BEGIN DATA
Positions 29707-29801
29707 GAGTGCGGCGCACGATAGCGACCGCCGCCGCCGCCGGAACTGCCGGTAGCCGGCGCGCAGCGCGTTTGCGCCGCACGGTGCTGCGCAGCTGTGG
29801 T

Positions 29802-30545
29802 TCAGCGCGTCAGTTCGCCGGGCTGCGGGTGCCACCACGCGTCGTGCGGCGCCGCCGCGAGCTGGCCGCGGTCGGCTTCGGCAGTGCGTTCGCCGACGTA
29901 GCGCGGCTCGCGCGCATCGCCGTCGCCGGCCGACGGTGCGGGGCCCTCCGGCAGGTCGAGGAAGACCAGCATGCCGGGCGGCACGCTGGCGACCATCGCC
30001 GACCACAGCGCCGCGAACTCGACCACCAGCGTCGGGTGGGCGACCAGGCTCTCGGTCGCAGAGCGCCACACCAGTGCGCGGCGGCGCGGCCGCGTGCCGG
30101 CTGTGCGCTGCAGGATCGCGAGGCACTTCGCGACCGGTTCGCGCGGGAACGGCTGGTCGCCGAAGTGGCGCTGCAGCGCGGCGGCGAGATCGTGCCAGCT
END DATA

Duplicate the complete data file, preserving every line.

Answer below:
Positions 29707-29801
29707 GAGTGCGGCGCACGATAGCGACCGCCGCCGCCGCCGGAACTGCCGGTAGCCGGCGCGCAGCGCGTTTGCGCCGCACGGTGCTGCGCAGCTGTGG
29801 T

Positions 29802-30545
29802 TCAGCGCGTCAGTTCGCCGGGCTGCGGGTGCCACCACGCGTCGTGCGGCGCCGCCGCGAGCTGGCCGCGGTCGGCTTCGGCAGTGCGTTCGCCGACGTA
29901 GCGCGGCTCGCGCGCATCGCCGTCGCCGGCCGACGGTGCGGGGCCCTCCGGCAGGTCGAGGAAGACCAGCATGCCGGGCGGCACGCTGGCGACCATCGCC
30001 GACCACAGCGCCGCGAACTCGACCACCAGCGTCGGGTGGGCGACCAGGCTCTCGGTCGCAGAGCGCCACACCAGTGCGCGGCGGCGCGGCCGCGTGCCGG
30101 CTGTGCGCTGCAGGATCGCGAGGCACTTCGCGACCGGTTCGCGCGGGAACGGCTGGTCGCCGAAGTGGCGCTGCAGCGCGGCGGCGAGATCGTGCCAGCT